The View From Here: Justice Denied

Corruption

Volodymyr Kish.

One of the key components of anti-corruption reform in Ukraine is the necessity for a thorough cleansing of the judicial system. The reasons for this should be obvious. You can purge the policing arm and the prosecutorial office of bad apples, but unless you insure that the courts and judges enforce the laws with honesty and integrity, then the effort is futile.

There is also little doubt that majority of Ukraine’s judges left over from the Yanukovich era are tainted and deeply complicit in all the shenanigans that his administration was up to while in power. During his kleptocratic reign, the court system and the judges presiding largely took their marching orders from the oligarchic elite, enriching themselves grandly in the process.

It was therefore with great hope that reformers greeted a government initiative several years ago to reconstitute the Supreme Court of Ukraine with new judges vetted by a High Qualification Commission who would examine all applicants to ensure that they met the highest standards of honesty and integrity. The government assured one and all that the process to do this would be transparent and apolitical. Well, the Commission recommended the appointment of 111 judges to the Supreme Court several weeks ago, and judging by the results, it is obvious that those high hopes were for naught.

Taking part in the process was the Public Integrity Council, a civil society watchdog organization that provided independent input to the selection process. It vetoed thirty of the applicants put forth for Supreme Court positions because there was sufficient evidence that they had breached ethical and professional standards while they held office under the previous administration. These judges had taken part in political persecution, human rights abuse and/or had assets and lifestyles that were way out of proportion to their official incomes. The Commission ignored the evidence and wound up approving twenty-five of these dubious candidates anyway for appointment to the Supreme Court. The Public Integrity Council also had serious doubts about many more candidates, but these too were ignored. There can be little doubt that powerful forces were at work to ensure that the political oligarchic elites could still control the legal system for their benefit.

The Commission made their recommendations to the High Council of Justice who make the final decision on appointments. There are twenty-one members of this council, nineteen of whom are current judges in the system that is already suspect and in need of reform. This in itself should raise some serious questions as to its impartiality. Further, some members of the council are also candidates for appointment to the Supreme Court, as is the current chair of the Supreme Court. The process is certainly bizarre to say the least.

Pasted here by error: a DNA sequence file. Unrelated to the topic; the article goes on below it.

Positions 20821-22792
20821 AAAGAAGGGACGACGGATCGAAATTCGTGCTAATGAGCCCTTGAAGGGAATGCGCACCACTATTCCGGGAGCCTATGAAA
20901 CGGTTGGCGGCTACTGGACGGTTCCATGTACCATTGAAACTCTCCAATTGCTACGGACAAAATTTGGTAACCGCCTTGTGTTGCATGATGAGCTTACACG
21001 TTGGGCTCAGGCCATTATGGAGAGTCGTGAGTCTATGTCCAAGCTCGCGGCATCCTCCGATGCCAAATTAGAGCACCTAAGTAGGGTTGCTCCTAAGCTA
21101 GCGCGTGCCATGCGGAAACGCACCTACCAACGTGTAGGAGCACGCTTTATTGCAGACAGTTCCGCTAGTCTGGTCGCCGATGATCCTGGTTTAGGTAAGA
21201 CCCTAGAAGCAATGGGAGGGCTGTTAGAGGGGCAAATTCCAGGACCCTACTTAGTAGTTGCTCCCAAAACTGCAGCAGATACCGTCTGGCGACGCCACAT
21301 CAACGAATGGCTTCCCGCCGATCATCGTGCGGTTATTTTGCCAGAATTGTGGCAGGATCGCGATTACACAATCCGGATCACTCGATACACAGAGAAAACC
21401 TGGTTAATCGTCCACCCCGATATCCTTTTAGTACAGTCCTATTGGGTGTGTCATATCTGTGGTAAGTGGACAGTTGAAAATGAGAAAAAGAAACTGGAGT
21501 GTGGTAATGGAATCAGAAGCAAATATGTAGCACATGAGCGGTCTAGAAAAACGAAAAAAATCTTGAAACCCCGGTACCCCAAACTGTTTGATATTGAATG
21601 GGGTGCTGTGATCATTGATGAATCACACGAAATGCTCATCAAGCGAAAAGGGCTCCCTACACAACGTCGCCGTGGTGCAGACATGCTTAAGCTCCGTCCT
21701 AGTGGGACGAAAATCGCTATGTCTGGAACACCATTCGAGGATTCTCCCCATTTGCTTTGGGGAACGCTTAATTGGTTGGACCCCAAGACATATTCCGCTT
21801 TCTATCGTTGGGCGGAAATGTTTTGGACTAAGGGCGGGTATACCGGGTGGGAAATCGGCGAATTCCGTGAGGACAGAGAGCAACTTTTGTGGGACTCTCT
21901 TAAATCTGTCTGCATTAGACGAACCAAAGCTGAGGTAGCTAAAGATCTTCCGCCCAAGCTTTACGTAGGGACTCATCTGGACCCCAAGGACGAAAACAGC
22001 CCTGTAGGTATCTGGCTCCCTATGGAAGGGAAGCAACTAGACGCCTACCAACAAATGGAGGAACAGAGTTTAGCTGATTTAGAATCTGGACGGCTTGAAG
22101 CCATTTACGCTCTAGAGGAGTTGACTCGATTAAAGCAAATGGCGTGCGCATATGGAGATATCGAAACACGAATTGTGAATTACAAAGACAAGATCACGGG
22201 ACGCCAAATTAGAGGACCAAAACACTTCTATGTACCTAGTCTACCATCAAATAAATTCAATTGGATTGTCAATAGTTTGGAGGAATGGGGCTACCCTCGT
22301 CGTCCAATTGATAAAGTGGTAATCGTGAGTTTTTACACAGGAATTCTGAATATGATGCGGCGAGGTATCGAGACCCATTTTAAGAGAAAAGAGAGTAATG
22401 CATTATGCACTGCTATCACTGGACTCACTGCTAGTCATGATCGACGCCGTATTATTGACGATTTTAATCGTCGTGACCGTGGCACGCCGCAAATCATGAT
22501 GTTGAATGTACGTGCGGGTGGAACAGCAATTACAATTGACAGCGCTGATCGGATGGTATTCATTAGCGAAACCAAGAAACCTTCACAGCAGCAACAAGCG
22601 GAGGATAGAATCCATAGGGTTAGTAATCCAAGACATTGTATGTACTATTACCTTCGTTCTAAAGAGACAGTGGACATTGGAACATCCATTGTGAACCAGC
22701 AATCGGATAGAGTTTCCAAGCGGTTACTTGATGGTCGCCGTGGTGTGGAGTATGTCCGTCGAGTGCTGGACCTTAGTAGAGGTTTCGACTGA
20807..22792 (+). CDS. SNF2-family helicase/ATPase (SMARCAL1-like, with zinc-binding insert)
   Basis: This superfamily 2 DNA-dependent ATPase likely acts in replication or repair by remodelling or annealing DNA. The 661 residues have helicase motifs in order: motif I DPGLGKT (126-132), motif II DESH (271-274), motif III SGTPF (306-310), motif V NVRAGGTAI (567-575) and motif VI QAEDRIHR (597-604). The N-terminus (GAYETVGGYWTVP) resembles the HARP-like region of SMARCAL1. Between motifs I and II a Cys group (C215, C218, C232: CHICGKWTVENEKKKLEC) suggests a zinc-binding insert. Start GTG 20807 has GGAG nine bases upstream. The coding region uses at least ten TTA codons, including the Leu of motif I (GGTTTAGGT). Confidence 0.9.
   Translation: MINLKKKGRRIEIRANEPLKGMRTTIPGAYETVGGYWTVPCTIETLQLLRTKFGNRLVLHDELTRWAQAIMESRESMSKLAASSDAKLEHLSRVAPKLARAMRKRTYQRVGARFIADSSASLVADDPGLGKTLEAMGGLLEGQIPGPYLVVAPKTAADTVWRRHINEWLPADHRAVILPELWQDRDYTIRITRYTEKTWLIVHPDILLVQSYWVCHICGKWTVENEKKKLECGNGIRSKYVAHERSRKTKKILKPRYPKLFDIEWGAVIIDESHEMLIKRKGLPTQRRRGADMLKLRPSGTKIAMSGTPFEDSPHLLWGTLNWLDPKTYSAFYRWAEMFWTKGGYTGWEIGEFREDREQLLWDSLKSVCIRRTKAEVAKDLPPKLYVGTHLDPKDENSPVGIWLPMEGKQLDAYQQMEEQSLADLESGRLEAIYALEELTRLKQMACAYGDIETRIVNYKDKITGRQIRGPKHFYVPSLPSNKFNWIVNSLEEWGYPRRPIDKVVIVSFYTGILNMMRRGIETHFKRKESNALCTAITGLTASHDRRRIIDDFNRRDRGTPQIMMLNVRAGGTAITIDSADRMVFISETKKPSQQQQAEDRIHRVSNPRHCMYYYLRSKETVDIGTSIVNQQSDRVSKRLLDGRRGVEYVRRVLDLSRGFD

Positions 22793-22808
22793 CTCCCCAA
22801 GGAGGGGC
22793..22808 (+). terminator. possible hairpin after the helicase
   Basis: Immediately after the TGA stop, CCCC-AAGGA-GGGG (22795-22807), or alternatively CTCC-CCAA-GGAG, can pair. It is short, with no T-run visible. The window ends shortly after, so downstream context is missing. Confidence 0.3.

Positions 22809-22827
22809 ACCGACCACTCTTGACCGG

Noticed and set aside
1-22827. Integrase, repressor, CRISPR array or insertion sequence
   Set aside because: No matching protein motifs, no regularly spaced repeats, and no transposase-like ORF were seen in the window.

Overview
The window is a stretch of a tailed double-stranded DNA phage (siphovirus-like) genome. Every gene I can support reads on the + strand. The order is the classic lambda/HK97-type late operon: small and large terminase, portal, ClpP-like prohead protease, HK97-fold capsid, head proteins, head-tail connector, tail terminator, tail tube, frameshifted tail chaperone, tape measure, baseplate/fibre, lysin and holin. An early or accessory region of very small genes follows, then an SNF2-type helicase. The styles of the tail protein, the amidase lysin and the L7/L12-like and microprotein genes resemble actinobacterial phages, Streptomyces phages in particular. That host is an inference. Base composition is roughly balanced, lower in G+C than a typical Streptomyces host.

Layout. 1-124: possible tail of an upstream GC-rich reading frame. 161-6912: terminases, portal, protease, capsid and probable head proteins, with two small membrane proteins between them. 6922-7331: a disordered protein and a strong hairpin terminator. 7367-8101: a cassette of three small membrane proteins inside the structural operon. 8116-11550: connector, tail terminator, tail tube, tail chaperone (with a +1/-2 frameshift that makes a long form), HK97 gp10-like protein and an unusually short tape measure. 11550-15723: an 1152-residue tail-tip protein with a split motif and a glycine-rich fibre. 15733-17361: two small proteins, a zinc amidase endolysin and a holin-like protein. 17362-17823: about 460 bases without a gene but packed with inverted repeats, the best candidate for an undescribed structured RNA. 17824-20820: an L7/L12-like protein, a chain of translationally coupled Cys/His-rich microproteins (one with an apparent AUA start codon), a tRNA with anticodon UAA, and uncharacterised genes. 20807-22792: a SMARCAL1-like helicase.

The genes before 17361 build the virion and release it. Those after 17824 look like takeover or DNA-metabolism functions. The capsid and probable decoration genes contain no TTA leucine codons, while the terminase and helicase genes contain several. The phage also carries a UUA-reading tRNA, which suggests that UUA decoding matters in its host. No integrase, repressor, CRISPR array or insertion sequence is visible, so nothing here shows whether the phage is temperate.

The fact that such a significant proportion of the new Supreme Court judges are so obviously tainted discredits the whole process and leaves little hope that justice will be served in the future. One can have little doubt that should any of the key oligarchic players responsible for the blatant graft and misuse of power during the Yanukovich era ever comes before the Supreme Court, the process will be manipulated to ensure that such cases come before one of these tainted sympathetic judges that will be swayed by one means or another to render the “correct” judgment. They have had much experience doing exactly that in the past.

There has also been a strong movement by reformist forces to create new specialized courts that would deal only with anti-corruption cases. This was also a strong recommendation of the IMF who would like to see such a court before they advance further financial support to the Ukrainian government. Rather than rely on the morally and ethically suspect regular court system which might take a generation or two to rebuild any credibility, such new courts would be set up with judges that were rigorously vetted for integrity and competence. Such courts have worked to great effect in many other third world countries whose legal systems were compromised. The fact the President Poroshenko strongly opposes creating such courts says a lot about his real commitment to clean up the justice system.

The new Supreme Court appointments must be approved by President Poroshenko before they take effect. If he approves the nominees vetoed by the Public Integrity Council, then it will be a clear indication that he is less interested in reforming the justice system, and more interested in preserving the power and privileges of the oligarchic elite with which he will have clearly aligned himself with such a decision.

If this happens, it will be a clear turning point in the revolutionary movement that was spawned by the Maidan. It will imply that the Poroshenko solution to Ukraine’s political ills has failed and a more committed and bold leadership is required to clean up the mess of the past twenty six years of swamp politics.